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Thread: Replacing EGR ISX with Non-EGR

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    Copperhead's Avatar
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    Default Replacing EGR ISX with Non-EGR

    Curious about those with more mechanical /technical knowledge than me. How difficult would it be to replace an EGR ISX engine with a pre-EGR ISX? Are different wiring harness' required? Anyone done this or seen it done?

    I have the EGR unplugged (with excellent results) on my '06 ISX. But when the time comes to rebuild, was considering getting a pre-EGR engine assembly and rebuilding it instead. Then replace the current engine with the other engine.

    Any thoughts? California not an issue since I do not go there.
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    Quote Originally Posted by Copperhead View Post
    California not an issue since I do not go there.
    I don't think, it's going to be legal,, on 06 truck.... in any state.
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    Quote Originally Posted by solo379 View Post
    I don't think, it's going to be legal,, on 06 truck.... in any state.
    It is legal. Right now, a person could buy a 2010 Coronado, Columbia, or Pete 389 and have a rebuilt pre-egr engine put in it. Emissions are tied to the engine..... not the chassis. As long as the engine complies to the year which IT was manufactured, it is legal. The only issue involved is CARB acceptance would not be there. Not because of the swap, but because a pre-egr engine will not be allowed to operate in California.
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    Quote Originally Posted by Copperhead View Post
    It is legal. Right now, a person could buy a 2010 Coronado, Columbia, or Pete 389 and have a rebuilt pre-egr engine put in it. Emissions are tied to the engine..... not the chassis. As long as the engine complies to the year which IT was manufactured, it is legal. The only issue involved is CARB acceptance would not be there. Not because of the swap, but because a pre-egr engine will not be allowed to operate in California.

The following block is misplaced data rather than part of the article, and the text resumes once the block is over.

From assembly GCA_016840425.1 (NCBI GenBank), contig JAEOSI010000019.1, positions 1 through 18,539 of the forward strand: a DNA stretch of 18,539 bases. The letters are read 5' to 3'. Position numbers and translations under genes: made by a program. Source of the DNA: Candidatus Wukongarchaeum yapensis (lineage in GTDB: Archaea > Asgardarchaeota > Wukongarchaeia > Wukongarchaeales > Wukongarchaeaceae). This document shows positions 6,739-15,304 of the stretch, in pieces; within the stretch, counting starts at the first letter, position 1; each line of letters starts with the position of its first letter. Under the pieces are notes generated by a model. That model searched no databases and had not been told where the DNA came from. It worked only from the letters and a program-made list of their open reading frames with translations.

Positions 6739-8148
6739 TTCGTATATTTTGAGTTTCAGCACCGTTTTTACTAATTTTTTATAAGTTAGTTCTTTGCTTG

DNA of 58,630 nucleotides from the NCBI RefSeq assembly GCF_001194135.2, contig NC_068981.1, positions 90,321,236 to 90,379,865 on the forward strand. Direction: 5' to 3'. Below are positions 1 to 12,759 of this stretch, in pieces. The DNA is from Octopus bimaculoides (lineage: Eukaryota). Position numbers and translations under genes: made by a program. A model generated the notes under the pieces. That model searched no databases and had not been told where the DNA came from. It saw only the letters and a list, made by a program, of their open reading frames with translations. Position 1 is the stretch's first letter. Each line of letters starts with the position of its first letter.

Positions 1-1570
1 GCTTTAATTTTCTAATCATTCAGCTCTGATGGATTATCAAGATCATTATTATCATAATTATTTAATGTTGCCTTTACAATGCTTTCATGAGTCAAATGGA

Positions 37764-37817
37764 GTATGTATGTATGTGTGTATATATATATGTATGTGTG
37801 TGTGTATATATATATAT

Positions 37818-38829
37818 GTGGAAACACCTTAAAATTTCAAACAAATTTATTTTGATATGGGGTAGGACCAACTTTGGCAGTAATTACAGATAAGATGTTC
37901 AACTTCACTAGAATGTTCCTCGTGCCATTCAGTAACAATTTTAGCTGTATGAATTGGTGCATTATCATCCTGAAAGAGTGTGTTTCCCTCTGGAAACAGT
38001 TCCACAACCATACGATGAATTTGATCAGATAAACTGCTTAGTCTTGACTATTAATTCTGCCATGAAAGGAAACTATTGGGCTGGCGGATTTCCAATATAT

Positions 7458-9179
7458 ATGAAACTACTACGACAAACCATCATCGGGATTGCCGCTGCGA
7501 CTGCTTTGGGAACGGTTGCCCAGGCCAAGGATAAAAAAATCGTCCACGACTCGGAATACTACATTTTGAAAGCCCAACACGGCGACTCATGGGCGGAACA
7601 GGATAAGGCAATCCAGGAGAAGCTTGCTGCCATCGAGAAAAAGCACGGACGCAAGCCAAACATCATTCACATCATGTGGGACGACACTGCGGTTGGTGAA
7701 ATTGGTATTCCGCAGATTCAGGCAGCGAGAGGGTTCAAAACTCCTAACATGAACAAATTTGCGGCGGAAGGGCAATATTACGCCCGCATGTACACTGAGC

It IS ILLEGAL to remove any diesel engine that meets post-'04 (EGR) emissions standards, to be replaced with an engine that meets previous, non-EGR (pre-'04) emissions levels.

    Also, it is ILLEGAL to remove a '96 (OBD2) gasoline engine and replace it with an older engine that does not meet OBD2 certification; examples - OBD engines... or 'carburated' engines for the performance guys.

    ...just as a couple of examples.

    Your example with the 2010 Columbine is a loop hole used by truck manufacturers to get away from selling the currently undesirable '10 compliant engines; they spend epa emissions credits to certify these vehicles.

    I have the EPA documents that describe this regulation in great detail. Take a look here (U.S. Environmental Protection Agency) or contact them ... however, if you plan to go ahead with the swap either way, I wouldn't leave your contact info ;]
    Bob H

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    Quote Originally Posted by Copperhead View Post
    Curious about those with more mechanical /technical knowledge than me. How difficult would it be to replace an EGR ISX engine with a pre-EGR ISX? Are different wiring harness' required? Anyone done this or seen it done?

    I have the EGR unplugged (with excellent results) on my '06 ISX. But when the time comes to rebuild, was considering getting a pre-EGR engine assembly and rebuilding it instead. Then replace the current engine with the other engine.

    Any thoughts? California not an issue since I do not go there.

    Your ECM would need a new, pre-EGR program. It might be easier on the engine side if you had the ECM to match the older engine, but you may then find differences between the OEM connections from the truck chassis, if the chassis's are the same.
    Bob H

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    Quote Originally Posted by bob h View Post
    It IS ILLEGAL to remove any diesel engine that meets post-'04 (EGR) emissions standards, to be replaced with an engine that meets previous, non-EGR (pre-'04) emissions levels.

    Also, it is ILLEGAL to remove a '96 (OBD2) gasoline engine and replace it with an older engine that does not meet OBD2 certification; examples - OBD engines... or 'carburated' engines for the performance guys.

    ...just as a couple of examples.

    Your example with the 2010 Columbine is a loop hole used by truck manufacturers to get away from selling the currently undesirable '10 compliant engines; they spend epa emissions credits to certify these vehicles.

    I have the EPA documents that describe this regulation in great detail. Take a look here (U.S. Environmental Protection Agency) or contact them ... however, if you plan to go ahead with the swap either way, I wouldn't leave your contact info ;]